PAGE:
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Jennifer Cromarty, tandemVox Managing Director

As we face a state election this year, I thought it would be timely to share my thoughts on exactly how a political party can win. I think it’s pretty simple, really. The decision-making of voters across the world, since our last Victorian state election in 2014, is testament to this simple idea.

Power has devolved.

Many voters have stopped listening to political leaders. People listen to people who share their values. The inherent power of political connections has passed.

In the 2014 State Election, there were clear lessons to learn:
1. People care about people
People listen and trust those in the community whose job it is to care for people like firefighters, ambulance workers, nurses, teachers. Using these people to speak on your behalf and connect with your audiences as a third-party advocate or champion for your cause, is compelling and authentic.

2. Don’t rely on traditional media to engage undecided voters
In the past, the traditional broadcast media (TV, radio, newspapers) has taken a role of the trusted, objective voice. Likewise, traditional media relied on a mass audience to absorb its content as a key source of news and factual reporting. With the proliferation of social media and other online channels, the idea of reporting on ‘news’ is now owned by individuals, opinion leaders and blog sites rather than larger media entities.
Political parties now have a multitude of niche channels to have conversations with the public. Social media has completely changed how people exchange information and opinions. If you are running a campaign you need to understand the pervasiveness of social media and adapt.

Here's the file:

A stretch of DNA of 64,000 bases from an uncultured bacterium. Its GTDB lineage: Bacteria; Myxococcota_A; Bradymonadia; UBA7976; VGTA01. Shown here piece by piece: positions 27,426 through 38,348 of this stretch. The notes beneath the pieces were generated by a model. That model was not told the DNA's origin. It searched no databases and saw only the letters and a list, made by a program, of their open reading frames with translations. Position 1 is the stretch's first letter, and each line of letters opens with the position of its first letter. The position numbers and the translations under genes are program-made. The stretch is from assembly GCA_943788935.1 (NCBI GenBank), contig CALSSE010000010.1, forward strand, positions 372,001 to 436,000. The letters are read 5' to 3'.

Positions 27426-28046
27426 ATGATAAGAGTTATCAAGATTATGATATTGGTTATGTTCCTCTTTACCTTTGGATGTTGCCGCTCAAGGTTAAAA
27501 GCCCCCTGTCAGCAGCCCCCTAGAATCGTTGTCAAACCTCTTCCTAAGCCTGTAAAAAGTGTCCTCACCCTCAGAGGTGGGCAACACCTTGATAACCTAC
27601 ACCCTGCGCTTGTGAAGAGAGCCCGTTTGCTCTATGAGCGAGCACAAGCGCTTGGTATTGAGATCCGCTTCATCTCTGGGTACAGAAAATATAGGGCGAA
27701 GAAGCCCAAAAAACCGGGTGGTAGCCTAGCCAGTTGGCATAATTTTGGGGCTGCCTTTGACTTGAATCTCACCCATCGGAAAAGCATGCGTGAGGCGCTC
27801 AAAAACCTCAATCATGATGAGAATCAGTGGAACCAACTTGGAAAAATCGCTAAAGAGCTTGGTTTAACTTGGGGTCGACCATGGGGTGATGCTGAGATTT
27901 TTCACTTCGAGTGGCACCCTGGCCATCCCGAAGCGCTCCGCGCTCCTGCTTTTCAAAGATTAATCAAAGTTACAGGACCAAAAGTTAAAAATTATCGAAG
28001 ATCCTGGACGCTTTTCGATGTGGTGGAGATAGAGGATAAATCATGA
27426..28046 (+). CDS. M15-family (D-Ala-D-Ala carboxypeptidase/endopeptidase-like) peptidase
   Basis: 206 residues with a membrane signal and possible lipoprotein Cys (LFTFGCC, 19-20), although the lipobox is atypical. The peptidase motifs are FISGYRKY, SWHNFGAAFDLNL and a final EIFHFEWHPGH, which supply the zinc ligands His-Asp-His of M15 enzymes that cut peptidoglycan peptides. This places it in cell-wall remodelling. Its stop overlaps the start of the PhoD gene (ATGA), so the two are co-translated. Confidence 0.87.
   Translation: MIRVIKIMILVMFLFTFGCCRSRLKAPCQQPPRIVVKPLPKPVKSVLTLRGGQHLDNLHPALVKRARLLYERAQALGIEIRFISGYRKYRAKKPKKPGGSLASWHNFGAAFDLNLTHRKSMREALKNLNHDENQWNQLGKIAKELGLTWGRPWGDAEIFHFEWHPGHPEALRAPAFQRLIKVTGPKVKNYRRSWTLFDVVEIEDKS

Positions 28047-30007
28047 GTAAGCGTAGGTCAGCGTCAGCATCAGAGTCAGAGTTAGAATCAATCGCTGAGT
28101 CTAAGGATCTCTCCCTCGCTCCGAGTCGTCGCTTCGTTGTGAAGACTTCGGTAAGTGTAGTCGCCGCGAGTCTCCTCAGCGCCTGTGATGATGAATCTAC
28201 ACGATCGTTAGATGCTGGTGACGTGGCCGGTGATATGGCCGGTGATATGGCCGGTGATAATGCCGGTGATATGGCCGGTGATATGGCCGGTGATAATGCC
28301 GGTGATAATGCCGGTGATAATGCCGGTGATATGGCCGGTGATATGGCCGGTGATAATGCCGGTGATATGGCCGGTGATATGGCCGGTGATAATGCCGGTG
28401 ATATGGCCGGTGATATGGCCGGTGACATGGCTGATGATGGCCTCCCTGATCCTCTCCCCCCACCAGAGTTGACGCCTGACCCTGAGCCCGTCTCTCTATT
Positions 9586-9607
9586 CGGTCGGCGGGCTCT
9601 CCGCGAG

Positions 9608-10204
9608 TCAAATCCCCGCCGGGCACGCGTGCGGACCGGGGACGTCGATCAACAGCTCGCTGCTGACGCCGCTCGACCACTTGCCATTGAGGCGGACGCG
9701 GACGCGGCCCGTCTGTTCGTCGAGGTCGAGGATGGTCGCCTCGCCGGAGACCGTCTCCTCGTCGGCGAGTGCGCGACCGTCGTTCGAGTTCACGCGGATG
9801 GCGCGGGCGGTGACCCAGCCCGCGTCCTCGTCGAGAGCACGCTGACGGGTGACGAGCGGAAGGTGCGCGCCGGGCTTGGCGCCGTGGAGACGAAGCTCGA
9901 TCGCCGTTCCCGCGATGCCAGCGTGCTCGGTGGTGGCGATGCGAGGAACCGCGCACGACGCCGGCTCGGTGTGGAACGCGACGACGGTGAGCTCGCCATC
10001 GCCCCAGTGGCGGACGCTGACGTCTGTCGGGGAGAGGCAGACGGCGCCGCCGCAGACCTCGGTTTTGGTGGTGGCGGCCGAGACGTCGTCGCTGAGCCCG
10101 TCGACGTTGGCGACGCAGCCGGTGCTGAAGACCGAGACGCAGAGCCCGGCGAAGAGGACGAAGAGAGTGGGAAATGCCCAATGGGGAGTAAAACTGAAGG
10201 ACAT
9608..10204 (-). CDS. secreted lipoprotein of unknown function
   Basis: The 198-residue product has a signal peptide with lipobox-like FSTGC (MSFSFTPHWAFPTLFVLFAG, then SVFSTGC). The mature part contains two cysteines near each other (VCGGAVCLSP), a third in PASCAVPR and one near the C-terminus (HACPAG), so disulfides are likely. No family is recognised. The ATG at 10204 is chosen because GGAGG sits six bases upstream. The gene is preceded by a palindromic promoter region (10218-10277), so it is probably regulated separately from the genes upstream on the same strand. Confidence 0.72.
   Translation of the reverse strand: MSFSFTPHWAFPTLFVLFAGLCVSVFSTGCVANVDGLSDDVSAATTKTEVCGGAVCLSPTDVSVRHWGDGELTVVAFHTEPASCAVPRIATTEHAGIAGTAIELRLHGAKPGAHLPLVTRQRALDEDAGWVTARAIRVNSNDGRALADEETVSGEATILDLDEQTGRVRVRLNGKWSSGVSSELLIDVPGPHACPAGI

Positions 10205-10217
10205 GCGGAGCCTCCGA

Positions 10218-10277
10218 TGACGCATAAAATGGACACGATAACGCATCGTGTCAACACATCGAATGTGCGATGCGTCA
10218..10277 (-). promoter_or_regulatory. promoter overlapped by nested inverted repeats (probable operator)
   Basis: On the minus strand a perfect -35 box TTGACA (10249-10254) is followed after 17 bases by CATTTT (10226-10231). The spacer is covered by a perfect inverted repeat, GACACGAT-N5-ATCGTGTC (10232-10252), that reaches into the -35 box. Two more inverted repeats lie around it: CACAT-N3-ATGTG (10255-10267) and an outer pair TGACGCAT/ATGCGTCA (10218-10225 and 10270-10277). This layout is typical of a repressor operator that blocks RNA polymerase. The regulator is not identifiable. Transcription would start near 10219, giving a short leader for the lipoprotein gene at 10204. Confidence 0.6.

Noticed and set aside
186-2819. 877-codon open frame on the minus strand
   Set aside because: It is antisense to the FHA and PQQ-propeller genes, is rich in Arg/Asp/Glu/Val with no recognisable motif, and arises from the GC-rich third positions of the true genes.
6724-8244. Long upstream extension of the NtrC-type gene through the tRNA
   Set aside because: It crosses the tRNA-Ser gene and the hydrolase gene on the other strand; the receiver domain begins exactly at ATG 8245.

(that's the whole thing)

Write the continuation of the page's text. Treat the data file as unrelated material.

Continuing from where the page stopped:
3. Have real conversations with real people
People want genuine engagement and appreciate real conversations outside of traditional media. The Labor Party in Victoria devised a strategy to engage house by house, voter by voter in 18 specific seats across the state. They identified the swinging voters in those seats and had direct conversations with them via phone or door to door. Importantly, they recruited people from within and outside of the party who held values aligned with the Labor movement. Concerns held by individual voters were identified prior to the interaction taking place, to ensure each conversation was tailored to what that particular voter valued most.

According to an article in Sydney Morning Herald back in 2014:

Phone polls, door-knocking and voter modelling based on demographic analysis was used to identify people who were “undecided” and what were their top issues. If an undecided voter’s top issue was health, they would be contacted by a nurse or paramedic; if it was education it would be a teacher; and so on. The potency of this campaign technique rests with the authenticity of the person delivering the message.
www.smh.com.au/comment/victorian-state-election-how-labor-and-the-unions-blew-up-the-coalition-20141130-11×325.html

In essence, understanding the importance of genuine, authentic conversations (whether face to face, telephone or online) and building strategic relationships is essential to any campaign or strategy and is at the heart of my work with clients.

tandemVox is a registered lobby firm and Jennifer is a registered lobbyist on the Victorian Lobbyist Register.

Jennifer is running an Advocacy for Community presentation and Q&A on Monday 16 April 2018 from 12.00-2:00pm at Centrepoint Arcade, Creative Geelong Makers Hub, 6/132 Little Malop Street. Tickets including a boxed lunch is $45.

Book here.

Bella

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